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Topeka’s Engaging Gage Park

Doran Rock Garden, Gage Park, Topeka, KansasI had spent enough time indoors in Topeka, Kansas, with visits to the wonderful Kansas Museum of History and to the neo-classic Great Overland Station, and an acrophobic climb up the spiral staircase to the outdoor observation platform at the state capitol, one of the top five capitols in the United States. Now it was time to head outdoors, and I hopped in my rental car to the city’s fantastic Gage Park, where Topekans and visitors of every age can enjoy an entire day outside. Read more about Gage Park >


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Viewing and Creating Art at the World’s Best Glass Museum, in Corning, New York

VasesUpstate New York is often shunted aside by visitors who tend to descend on downstate, on New York City, and unjustifiably so. In this vast expanse I explored the magnificent State Capitol in Albany, had a blast in the National Baseball Hall of Fame and Museum in Cooperstown, hiked in the gorges in Ithaca, marveled at outstanding architecture in Buffalo, and soaked in Niagara Falls, one of the world’s top five waterfalls. On my way home from this romp around my home state, I made a stop in Corning, a small, charming city of about 12,000 people that means one thing for most of us: glass. Here, glass is far more than just a mirror or your orange juice pitcher. And nobody explains, demonstrates, and shows it better than the Corning Museum of Glass. Read more about it >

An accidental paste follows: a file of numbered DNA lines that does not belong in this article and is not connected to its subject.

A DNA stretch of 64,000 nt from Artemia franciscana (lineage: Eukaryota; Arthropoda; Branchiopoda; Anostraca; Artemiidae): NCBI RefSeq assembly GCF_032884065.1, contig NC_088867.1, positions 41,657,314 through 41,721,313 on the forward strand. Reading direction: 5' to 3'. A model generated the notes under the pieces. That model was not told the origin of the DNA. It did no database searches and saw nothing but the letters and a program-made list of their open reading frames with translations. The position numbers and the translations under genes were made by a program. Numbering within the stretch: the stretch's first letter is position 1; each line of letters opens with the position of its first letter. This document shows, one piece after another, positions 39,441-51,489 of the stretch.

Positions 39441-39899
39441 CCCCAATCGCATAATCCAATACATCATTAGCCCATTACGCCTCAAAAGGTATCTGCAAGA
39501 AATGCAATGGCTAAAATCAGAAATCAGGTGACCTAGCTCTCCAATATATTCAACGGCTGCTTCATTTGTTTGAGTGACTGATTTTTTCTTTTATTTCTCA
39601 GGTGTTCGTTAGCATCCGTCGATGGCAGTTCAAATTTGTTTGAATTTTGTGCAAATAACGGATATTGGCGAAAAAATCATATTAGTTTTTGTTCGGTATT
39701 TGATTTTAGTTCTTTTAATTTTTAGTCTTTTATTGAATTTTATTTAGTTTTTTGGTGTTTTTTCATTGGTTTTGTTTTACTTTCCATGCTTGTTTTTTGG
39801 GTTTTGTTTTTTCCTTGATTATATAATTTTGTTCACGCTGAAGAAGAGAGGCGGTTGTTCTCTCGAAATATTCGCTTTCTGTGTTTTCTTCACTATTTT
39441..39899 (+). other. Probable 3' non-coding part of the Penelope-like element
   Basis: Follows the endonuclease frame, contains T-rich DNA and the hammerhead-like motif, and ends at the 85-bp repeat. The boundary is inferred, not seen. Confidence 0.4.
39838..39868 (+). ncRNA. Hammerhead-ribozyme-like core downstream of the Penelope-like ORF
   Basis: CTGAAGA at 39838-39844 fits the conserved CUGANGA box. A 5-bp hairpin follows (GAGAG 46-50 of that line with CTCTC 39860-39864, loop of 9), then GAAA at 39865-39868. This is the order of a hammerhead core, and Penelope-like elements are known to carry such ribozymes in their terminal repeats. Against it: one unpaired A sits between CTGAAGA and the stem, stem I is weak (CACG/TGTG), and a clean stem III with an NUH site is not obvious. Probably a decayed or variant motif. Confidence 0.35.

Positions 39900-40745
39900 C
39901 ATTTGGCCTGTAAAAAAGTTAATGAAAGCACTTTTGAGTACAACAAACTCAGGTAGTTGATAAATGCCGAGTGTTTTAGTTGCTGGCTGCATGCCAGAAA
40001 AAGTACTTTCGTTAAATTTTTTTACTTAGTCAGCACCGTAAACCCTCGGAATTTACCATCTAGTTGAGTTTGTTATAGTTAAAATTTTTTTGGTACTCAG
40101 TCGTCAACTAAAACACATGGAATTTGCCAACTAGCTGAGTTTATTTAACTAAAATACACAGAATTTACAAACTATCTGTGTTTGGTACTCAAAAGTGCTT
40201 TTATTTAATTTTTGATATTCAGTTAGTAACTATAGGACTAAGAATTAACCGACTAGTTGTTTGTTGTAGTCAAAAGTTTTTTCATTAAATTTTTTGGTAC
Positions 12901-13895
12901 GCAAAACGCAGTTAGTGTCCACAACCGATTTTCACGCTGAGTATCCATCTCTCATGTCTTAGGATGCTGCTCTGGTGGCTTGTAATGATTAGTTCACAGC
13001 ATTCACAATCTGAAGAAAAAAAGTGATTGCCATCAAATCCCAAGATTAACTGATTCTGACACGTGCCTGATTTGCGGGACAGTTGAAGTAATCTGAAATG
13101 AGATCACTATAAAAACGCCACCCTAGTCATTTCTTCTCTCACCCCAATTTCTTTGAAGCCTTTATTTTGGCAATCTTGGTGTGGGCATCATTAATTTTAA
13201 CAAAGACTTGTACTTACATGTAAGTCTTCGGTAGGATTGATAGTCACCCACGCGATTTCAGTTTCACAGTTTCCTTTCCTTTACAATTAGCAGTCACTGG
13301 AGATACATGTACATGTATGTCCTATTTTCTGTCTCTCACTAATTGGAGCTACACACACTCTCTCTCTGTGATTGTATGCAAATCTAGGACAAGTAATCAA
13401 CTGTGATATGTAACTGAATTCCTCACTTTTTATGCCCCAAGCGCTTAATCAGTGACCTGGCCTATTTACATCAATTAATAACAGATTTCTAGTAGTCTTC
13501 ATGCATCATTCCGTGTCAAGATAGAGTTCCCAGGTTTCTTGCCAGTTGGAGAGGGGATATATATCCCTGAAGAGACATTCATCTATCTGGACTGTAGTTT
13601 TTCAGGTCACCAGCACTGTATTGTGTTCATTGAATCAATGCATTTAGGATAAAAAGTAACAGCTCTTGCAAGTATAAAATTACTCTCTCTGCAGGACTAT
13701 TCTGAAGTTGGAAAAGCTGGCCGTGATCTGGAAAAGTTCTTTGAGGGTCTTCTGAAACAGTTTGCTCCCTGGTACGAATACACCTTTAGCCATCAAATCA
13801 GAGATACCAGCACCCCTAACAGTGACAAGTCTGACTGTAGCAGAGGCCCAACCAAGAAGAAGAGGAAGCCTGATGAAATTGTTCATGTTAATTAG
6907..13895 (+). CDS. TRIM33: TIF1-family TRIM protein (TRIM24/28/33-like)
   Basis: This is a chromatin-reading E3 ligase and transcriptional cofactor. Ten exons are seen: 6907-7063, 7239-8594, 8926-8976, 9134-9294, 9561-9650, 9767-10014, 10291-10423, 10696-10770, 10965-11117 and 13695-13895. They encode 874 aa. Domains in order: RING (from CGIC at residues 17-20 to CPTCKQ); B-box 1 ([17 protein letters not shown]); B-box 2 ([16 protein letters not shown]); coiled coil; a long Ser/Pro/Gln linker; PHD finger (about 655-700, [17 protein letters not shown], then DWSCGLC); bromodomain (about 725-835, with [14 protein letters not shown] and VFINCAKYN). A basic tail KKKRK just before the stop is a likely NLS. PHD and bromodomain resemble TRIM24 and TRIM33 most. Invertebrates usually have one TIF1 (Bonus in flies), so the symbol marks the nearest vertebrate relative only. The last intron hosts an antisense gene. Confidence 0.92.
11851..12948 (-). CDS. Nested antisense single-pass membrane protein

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The Best of Baltimore

Giraffe, Maryland ZooClosing in on 300 years since its founding, the city of Baltimore, Maryland, was named after Cecil Calvert, second Lord Baltimore or the Irish House of Lords. Baltimore Manor was the name of the family’s estate in Ireland, and Baltimore became an anglicization of the more lyrical Baile an Tí Mhóir (Irish for “town of the big house”). This terrifically historic city has given the United States its first paper mill, Catholic diocese, sugar refinery, Sunday newspaper, investment bank, electric refrigerator, public museum, gas streetlights, dental college, commercial ice cream factory, animal welfare association, university press, and city magazine, among dozens of other achievements. An equally long catalog of attractions makes it appealing to visitors of all ages with myriad interests. Read about the top five things to see and do in Baltimore >


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Divinity in Providence